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When I think about what you said about the cramps before the foot drop....yes, that happened here too. We have not journaled what happened when and it is easy to forget just when stuff sneaked in and settled. LB has lost use of that right leg and foot. He moves it and picks it up with his hands. He has had his share of falls. Most of them seemed to have happened when he would try to move sideways. I think the trunk of his body would move and his legs were stuck and that would cause him to lose balance. How is your father's back and diaphragm doing? That took the next hit with LB after the right leg. Now his voice and breathing are taking a beating. The left leg, as I said earlier, is slowly letting him down. LB has cramps in his hands but good use of them and his arms. He real good with the remote!
 

upila

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-:)

If anything can put up a real fight with als - it's the remote! No matter how worn and slippery it may be from use...

He is fine with breathing and upper body in general. Hands are weak but have leveled off and both are now the same. He has strength in biceps, it's the hands & wrist to elbow where the muscles have weakened/diminished.

Balance is ok and he has not stumbled/fallen yet. But, is making sure he lifts his left foot high enough so he does not accidenatlly drag it and trip.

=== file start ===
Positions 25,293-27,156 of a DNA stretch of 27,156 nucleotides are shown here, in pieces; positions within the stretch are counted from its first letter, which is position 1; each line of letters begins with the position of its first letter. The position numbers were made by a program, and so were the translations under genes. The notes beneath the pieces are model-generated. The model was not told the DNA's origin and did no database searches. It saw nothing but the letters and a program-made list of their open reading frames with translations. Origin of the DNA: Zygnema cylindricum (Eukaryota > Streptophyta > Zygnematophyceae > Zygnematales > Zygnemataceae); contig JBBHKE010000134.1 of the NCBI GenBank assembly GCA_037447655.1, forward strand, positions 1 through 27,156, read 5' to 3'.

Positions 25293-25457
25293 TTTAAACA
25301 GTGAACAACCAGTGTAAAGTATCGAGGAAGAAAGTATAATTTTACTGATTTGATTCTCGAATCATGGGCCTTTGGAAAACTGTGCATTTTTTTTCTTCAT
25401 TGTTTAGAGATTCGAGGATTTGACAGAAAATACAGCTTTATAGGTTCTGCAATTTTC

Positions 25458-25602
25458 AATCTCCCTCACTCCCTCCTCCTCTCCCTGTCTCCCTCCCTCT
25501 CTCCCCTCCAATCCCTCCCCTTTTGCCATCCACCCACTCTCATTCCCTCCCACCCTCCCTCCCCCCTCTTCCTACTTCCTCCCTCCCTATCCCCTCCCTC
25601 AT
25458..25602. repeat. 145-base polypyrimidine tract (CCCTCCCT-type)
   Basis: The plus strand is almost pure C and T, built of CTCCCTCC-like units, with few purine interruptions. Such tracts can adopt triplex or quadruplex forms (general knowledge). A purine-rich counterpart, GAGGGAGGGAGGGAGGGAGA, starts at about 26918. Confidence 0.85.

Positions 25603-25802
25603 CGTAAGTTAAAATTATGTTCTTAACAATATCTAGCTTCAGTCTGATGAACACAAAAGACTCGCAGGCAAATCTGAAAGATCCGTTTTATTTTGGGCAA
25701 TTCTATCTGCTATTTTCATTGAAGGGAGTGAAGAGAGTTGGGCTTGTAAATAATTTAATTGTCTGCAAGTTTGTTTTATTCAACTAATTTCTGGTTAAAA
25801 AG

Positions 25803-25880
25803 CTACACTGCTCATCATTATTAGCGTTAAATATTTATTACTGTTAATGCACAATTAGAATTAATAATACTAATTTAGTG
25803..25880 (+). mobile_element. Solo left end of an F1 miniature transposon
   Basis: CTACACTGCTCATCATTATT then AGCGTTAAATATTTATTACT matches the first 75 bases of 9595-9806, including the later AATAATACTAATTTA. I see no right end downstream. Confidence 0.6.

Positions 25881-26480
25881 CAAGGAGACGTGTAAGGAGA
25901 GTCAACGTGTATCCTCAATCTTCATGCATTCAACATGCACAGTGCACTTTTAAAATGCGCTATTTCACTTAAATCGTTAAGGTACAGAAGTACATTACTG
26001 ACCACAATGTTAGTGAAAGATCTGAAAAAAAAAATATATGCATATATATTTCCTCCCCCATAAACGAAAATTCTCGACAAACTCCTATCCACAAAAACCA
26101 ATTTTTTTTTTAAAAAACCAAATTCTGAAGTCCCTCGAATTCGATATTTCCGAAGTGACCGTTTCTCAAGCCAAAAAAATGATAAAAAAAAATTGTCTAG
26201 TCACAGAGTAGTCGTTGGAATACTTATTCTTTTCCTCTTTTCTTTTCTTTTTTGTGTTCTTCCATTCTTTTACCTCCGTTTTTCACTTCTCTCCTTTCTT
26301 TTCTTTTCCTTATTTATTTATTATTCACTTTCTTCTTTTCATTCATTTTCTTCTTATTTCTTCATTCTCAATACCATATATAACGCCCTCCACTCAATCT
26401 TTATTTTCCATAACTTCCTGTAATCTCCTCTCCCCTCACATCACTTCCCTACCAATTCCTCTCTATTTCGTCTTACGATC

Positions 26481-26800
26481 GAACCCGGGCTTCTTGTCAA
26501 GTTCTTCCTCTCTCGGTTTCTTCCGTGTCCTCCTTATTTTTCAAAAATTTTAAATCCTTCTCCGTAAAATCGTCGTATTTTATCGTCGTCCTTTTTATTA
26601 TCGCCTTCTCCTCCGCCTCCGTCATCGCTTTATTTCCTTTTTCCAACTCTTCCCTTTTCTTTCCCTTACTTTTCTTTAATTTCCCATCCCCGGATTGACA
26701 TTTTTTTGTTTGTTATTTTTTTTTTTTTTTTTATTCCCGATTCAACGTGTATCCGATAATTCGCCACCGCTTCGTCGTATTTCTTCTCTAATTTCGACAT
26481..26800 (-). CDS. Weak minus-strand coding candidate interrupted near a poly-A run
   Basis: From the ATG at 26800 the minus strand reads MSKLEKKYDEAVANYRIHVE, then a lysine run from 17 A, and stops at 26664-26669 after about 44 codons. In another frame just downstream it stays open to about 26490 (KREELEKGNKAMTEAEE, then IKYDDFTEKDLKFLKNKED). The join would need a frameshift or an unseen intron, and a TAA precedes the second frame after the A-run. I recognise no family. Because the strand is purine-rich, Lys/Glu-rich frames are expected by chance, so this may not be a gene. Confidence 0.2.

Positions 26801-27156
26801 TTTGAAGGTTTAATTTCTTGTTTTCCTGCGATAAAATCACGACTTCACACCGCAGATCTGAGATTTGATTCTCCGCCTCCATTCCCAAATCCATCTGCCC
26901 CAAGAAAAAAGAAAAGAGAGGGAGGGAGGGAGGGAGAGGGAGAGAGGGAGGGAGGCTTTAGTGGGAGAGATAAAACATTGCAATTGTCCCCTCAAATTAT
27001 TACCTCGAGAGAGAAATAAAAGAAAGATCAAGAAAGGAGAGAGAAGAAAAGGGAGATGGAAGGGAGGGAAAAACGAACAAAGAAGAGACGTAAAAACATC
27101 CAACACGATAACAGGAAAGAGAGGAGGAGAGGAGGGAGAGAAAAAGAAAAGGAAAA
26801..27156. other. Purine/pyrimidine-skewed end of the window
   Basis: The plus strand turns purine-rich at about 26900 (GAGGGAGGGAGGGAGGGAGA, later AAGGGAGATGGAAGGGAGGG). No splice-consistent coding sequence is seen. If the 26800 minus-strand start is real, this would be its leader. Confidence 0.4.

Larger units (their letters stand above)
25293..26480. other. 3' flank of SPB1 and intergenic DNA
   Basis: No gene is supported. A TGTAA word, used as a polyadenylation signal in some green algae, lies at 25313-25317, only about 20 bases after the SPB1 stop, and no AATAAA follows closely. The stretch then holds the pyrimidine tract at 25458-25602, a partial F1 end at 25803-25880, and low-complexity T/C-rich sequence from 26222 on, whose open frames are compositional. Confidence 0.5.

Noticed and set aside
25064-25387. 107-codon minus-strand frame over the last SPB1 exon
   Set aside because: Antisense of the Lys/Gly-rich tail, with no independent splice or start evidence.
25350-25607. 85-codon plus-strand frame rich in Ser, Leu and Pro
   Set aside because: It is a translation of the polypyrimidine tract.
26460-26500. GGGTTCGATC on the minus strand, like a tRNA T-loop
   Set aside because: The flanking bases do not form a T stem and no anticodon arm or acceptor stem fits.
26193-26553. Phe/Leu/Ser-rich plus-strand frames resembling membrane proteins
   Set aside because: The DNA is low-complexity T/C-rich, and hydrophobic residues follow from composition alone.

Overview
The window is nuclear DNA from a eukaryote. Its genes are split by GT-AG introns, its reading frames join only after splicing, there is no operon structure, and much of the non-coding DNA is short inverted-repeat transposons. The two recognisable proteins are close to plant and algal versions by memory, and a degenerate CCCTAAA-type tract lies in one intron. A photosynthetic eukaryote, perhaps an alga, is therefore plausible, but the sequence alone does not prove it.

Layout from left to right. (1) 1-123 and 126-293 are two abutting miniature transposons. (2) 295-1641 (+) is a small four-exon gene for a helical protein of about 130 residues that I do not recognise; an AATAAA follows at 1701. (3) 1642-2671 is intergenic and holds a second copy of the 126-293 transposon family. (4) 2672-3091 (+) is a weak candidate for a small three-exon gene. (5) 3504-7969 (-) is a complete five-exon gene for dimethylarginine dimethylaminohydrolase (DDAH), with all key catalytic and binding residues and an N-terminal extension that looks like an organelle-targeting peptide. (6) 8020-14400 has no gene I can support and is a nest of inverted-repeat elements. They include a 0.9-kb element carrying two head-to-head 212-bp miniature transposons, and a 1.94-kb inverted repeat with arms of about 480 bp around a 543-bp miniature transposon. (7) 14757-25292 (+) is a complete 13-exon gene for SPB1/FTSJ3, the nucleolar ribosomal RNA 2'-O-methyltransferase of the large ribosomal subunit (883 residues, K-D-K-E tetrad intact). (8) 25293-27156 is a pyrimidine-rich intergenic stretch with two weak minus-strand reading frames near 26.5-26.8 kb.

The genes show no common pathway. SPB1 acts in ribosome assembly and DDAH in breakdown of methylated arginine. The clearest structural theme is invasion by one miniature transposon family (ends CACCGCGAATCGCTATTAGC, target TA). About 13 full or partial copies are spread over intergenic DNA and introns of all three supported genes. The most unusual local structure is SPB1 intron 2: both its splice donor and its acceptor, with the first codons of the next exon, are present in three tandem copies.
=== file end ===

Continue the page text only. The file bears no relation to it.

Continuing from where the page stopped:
And through it all, he is on Lyme treatment, which is resulting in almost constant Herx. Once in a while he gets treated to a good day, but mostly he is under the assault of the bacteria reacting/dying from the antibiotic. This triggers extreme and total fatigue and weakness, which can last from 2 to 7 days, then it goes a way and just as one think it's finally over, it comes back with a vengeance. But, it is a typical reaction and it is supposed to be good to feel that bad... Yeah.... it is hard to distinguish what symptom is from what illness.

He does not have any cramps and has not had any for over a year and half. We got rid of them somehow, by stopping calcium supplements and taking liquid magnesium, also zinc&copper combination instead. Also, the spasticity has been gone for over a year, and he no longer has that need to stretch (which before used to trigger cramps). Agility is pretty good. He has not seen a neuro dr since initial diagn.

Will see what develops in three months.
 

Suzanne_Oz